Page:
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Autonomous, self-regulating systems with collective behaviour
4th Quarter 2016, This Week's Editor's Pick, Robotics & Mechatronics


The latest innovation emerging from Festo’s Bionic Learning Network (BLN) is the AirPenguin. The BLN examines naturally occurring phenomena and develops innovative, cutting-edge bionic technology which Festo then integrates into its products.

The AirPenguin is an autonomously flying object that comes close to its natural archetype in terms of agility and manoeuvrability. It comprises a helium-filled ballonet, which has a capacity of about 1 cubic metre and thus generates 1 kg of buoyant force; at each end of the ballonet is a pyramid-shaped flexible structure of four carbon fibre rods, which are connected at joints by a series of rings spaced about 10 cm apart. The rings together with the carbon fibre rods yield a 3D Fin Ray structure that can be freely moved in any spatial direction. The Fin Ray structure was derived from the anatomy of a fish’s fin and extended here for the first time to applications in three-dimensional space.

Each pair of spatially opposed carbon fibre rods is connected via bowden wires and a double pulley, and can be extended and retracted in contrary motion by means of an actuator. This gives rise to rotation free of play both at the tip of the AirPenguin’s nose and at the end of its tail. By superimposing two perpendicular planes of rotation, any desired spatial orientation can be realised.

A strut to which the two wings are attached passes through the helium-filled ballonet. This new type of wing design can produce either forward or reverse thrust. Each wing is controlled by two actuators: a flapping actuator for the up-and-down movement of the wings, and a further unit that displaces the wing strut to alter the pressure point of the wings. There is also a central rotational actuator for the two flapping wings that directs their thrust upwards or downwards, thus making the AirPenguins rise or descend. All three actuators are proportionally controlled. This makes for continuously variable control of the flapping frequency, forward and reverse motion, and ascent and descent.

The entire wing complex comprises a strut with flat flexible wings of extruded polyurethane foam. The wing strut, which is supported at the pivot point of the torso, can be moved either towards the front or rear edge of the wing. Displacing the strut towards the front, for example, causes the wing’s pressure point to migrate forwards. The pressure of the airstream bends the cross-section of the wing in such a way as to produce a profile that generates forward thrust. If the wing strut is moved towards the rear edge of the wing, the pressure point is likewise moved to the rear, and the AirPenguin flies backwards. With this design a self-regulating, wing pressure-controlled, passively twisting adaptive wing has been realised for the first time.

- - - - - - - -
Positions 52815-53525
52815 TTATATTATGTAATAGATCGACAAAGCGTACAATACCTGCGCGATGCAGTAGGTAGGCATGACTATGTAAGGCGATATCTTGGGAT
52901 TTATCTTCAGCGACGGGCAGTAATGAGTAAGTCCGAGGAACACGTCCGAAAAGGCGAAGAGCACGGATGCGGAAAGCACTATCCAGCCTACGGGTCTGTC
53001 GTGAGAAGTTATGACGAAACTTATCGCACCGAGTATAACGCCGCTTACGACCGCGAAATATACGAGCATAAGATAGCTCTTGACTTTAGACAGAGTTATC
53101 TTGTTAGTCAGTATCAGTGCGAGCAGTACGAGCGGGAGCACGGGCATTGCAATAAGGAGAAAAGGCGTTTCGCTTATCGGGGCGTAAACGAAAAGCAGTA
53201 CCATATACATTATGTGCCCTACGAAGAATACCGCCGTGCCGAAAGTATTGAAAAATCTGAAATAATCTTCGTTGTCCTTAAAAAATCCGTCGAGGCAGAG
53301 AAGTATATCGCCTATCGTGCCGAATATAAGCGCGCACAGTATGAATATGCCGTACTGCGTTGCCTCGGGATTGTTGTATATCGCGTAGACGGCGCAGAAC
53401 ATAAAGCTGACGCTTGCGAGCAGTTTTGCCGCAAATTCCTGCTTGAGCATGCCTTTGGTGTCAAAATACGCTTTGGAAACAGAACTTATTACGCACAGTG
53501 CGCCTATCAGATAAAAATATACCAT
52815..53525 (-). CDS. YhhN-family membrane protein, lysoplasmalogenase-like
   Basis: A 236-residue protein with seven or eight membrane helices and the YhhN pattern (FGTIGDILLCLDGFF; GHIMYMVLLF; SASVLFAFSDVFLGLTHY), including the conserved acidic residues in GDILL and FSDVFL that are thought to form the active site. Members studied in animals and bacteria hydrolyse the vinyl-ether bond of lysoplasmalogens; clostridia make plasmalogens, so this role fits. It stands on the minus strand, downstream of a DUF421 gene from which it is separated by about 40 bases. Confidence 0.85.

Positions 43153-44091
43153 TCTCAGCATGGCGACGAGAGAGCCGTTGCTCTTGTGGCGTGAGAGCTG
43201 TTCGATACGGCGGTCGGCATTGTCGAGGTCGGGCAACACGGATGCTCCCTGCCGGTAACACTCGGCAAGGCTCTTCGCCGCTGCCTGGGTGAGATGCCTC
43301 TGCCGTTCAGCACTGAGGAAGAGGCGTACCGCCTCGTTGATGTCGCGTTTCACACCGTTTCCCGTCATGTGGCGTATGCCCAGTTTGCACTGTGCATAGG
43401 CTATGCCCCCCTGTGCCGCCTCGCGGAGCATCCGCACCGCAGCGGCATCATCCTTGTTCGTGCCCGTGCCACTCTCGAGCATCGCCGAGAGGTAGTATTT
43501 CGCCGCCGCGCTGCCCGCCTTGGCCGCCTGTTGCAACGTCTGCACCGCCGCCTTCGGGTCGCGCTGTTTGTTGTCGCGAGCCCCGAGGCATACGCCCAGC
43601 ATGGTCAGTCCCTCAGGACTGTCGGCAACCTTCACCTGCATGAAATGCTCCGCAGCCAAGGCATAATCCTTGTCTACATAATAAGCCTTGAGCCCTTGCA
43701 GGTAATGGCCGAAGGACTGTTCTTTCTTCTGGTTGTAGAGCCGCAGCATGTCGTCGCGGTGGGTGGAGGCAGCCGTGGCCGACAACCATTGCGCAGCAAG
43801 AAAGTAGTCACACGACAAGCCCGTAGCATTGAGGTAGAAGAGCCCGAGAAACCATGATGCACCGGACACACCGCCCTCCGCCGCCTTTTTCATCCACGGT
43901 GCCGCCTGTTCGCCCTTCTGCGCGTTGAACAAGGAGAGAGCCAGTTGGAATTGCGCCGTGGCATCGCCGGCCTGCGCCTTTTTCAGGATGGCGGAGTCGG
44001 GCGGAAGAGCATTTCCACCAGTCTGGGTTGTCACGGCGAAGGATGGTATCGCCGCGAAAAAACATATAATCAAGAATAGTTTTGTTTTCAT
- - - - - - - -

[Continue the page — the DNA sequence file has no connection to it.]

Autonomous, self-regulating systems with collective behaviour

The AirPenguins are also equipped with complex navigation and communication facilities that allow them to explore their ‘sea of air’ on their own initiative, either autonomously or in accordance with fixed rules.

In the underlying project, a group of three autonomously flying Penguins hovers freely through a defined air space that is monitored by invisible ultrasound transmitting stations. The Penguins can move freely within this space; a microcontroller gives them free will in order to explore it. The microcontroller also controls a total of nine digital actuators for the wings and for the head and tail sections. By means of XBee, based on ZigBee, large volumes of data can be transmitted between the Penguins and the transmitting stations by 2,4-GHz band radio. The Penguins recognise each other on the basis of their distances to the transmitting stations. The rapid, precise control allows the AirPenguins to fly in a group without colliding, while also mastering height control and positional stability. As an alternative, they can act synchronously as a group.

A comprehensive central surveillance system provides security in case of sensor failure and reports low energy supply. Whenever necessary, it prompts the Penguins to return to the charging station.

Technology-bearers for the automation technology of tomorrow

Autonomous, versatile, adaptive self-regulating processes will acquire increasing significance in future for automation in production. The animal kingdom can provide insights here which, when implemented by resourceful engineers, lead to astounding new applications.

The ongoing development of sensor and control technology is thus also being promoted along the road to decentralised, autonomously self-controlling and self-organising systems thanks to inspiration from nature. The transfer to automation technology is also to be found by analogy in regulating technology from Festo, for example in the new VPPM and VPWP proportional-pressure regulators for servo-pneumatics.

For more information contact Kershia Beharie, Festo, +27 (0)11 971 5509, kershia.beharie@festo.com www.festo.co.za


Credit(s)
Supplied By: Festo
Tel: 08600 FESTO (33786)
Fax: 08794 FESTO (33786)
Email: sales.za@festo.com
www: www.festo.co.za
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